Sequential Reactions of Surface- Tethered Glycolytic Enzymes

Baker Institute for Animal Health, College of Veterinary Medicine, Cornell University, Ithaca, NY 14853, USA.
Chemistry & biology (Impact Factor: 6.65). 09/2009; 16(9):1013-20. DOI: 10.1016/j.chembiol.2009.08.009
Source: PubMed


The development of complex hybrid organic-inorganic devices faces several challenges, including how they can generate energy. Cells face similar challenges regarding local energy production. Mammalian sperm solve this problem by generating ATP down the flagellar principal piece by means of glycolytic enzymes, several of which are tethered to a cytoskeletal support via germ-cell-specific targeting domains. Inspired by this design, we have produced recombinant hexokinase type 1 and glucose-6-phosphate isomerase capable of oriented immobilization on a nickel-nitrilotriacetic acid modified surface. Specific activities of enzymes tethered via this strategy were substantially higher than when randomly adsorbed. Furthermore, these enzymes showed sequential activities when tethered onto the same surface. This is the first demonstration of surface-tethered pathway components showing sequential enzymatic activities, and it provides a first step toward reconstitution of glycolysis on engineered hybrid devices.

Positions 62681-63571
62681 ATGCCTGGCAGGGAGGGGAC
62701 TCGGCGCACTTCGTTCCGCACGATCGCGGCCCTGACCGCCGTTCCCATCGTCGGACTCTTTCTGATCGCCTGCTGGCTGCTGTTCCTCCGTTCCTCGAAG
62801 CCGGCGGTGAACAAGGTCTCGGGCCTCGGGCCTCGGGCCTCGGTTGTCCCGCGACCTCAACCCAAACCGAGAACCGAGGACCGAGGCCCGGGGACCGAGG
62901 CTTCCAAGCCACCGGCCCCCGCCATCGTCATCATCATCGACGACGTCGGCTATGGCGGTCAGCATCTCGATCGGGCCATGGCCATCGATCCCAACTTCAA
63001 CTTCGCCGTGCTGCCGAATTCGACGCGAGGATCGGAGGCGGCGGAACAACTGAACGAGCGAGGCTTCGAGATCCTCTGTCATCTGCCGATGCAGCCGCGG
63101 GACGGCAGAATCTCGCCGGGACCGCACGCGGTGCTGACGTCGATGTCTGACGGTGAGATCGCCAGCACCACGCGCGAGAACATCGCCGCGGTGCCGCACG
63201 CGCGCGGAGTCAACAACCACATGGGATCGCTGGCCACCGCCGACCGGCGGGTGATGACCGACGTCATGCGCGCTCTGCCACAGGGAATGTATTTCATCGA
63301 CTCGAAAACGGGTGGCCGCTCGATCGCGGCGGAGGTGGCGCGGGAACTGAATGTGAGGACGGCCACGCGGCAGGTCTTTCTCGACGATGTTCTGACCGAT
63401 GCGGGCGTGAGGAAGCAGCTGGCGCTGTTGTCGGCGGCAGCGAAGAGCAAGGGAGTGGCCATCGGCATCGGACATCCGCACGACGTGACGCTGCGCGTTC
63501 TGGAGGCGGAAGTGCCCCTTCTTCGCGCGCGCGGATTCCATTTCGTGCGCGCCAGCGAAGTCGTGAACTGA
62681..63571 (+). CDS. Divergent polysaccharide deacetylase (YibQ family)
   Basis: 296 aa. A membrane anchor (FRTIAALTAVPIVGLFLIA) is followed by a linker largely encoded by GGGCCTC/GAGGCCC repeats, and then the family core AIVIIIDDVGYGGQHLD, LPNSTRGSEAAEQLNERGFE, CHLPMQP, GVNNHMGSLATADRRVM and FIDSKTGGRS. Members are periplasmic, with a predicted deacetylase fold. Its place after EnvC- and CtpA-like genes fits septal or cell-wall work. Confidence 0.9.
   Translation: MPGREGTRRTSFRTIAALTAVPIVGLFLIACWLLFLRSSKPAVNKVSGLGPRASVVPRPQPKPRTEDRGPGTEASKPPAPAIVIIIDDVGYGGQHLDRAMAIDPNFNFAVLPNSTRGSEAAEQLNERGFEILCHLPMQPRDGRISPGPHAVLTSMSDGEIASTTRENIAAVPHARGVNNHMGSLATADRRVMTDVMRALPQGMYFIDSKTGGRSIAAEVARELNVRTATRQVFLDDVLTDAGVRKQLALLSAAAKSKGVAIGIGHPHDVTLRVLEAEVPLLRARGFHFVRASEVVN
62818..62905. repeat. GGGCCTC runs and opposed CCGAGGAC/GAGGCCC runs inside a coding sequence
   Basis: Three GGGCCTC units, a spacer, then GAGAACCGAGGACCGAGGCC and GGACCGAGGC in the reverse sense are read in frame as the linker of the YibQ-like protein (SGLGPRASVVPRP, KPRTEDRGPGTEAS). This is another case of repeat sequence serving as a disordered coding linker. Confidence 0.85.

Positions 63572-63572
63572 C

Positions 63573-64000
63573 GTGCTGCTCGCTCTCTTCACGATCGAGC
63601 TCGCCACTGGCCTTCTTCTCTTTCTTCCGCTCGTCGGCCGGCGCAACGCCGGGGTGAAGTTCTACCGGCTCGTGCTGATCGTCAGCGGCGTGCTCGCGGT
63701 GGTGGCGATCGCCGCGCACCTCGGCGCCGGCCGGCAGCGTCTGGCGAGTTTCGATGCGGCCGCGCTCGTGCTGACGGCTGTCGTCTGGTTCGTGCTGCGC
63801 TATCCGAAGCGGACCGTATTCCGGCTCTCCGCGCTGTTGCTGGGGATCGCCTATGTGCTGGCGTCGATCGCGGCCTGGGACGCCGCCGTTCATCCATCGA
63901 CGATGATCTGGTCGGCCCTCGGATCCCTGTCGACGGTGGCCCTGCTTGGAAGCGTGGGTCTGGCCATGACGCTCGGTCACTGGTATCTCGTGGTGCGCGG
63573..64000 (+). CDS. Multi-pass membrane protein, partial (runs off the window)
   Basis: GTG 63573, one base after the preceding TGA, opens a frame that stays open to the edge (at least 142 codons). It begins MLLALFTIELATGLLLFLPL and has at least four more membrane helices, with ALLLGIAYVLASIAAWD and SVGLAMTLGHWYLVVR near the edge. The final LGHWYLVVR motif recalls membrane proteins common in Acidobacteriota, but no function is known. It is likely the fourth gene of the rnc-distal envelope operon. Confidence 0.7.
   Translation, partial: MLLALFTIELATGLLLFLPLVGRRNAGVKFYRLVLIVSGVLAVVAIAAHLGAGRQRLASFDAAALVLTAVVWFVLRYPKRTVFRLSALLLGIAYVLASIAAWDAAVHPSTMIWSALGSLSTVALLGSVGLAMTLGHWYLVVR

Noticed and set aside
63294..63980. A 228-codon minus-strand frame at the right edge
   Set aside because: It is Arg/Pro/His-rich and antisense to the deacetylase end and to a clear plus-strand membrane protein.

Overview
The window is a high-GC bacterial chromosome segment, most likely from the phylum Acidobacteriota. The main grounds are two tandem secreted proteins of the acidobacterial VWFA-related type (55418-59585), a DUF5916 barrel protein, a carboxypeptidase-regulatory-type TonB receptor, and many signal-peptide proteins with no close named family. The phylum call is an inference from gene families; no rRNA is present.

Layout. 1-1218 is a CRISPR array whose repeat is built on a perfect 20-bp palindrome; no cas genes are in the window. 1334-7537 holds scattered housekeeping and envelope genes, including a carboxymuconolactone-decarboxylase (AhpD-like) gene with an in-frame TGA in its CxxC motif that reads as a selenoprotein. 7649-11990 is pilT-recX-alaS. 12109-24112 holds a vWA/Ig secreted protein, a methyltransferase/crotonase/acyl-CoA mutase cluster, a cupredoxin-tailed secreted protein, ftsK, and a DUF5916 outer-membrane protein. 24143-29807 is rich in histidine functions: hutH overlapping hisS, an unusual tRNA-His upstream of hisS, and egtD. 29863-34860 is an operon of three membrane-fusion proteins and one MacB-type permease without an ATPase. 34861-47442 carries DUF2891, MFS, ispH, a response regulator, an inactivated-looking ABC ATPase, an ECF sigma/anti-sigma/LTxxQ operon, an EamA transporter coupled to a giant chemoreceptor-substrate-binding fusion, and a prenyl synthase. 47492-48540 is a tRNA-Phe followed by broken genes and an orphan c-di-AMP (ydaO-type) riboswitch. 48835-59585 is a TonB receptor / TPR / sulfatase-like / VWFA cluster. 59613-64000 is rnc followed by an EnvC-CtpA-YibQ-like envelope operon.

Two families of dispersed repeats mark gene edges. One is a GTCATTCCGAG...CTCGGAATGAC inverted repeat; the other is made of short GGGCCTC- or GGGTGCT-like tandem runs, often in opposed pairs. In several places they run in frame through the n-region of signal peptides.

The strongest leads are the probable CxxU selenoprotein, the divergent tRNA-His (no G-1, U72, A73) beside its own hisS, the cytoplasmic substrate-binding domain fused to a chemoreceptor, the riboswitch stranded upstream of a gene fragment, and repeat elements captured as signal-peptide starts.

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Available from: Chinatsu Mukai, Feb 20, 2014
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    • "After showing the activity of the enzymes tethered individually, we then demonstrated the activity of the coupled reaction with both enzymes tethered to the same support (Fig. 4). To our knowledge, we believe this was the first demonstration of coupled enzyme activities of sequential steps of a pathway on a single surface (Mukai et al. 2009). This finding is an important first step toward a platform technology based on tethered glycolytic enzymes that could provide energy for hybrid organic–inorganic devices (Hess 2009). "
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